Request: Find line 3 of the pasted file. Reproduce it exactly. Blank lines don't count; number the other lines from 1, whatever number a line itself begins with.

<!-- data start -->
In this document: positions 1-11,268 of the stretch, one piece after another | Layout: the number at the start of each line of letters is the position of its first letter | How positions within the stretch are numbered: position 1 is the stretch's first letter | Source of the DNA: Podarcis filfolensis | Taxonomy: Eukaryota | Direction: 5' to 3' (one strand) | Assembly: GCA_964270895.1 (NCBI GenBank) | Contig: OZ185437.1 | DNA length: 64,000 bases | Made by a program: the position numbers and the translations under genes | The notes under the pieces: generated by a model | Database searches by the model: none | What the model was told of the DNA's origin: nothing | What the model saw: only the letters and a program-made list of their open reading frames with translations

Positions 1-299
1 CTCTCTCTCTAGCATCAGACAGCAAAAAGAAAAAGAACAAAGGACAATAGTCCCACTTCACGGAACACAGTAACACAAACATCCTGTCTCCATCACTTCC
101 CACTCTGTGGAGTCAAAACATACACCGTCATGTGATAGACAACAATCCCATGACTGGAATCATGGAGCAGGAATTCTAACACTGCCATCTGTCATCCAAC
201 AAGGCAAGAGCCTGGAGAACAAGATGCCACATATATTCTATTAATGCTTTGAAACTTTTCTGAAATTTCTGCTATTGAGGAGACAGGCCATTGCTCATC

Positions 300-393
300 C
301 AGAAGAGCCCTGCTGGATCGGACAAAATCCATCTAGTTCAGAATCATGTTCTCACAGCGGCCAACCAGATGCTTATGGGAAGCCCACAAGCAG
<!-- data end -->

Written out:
1 CTCTCTCTCTAGCATCAGACAGCAAAAAGAAAAAGAACAAAGGACAATAGTCCCACTTCACGGAACACAGTAACACAAACATCCTGTCTCCATCACTTCC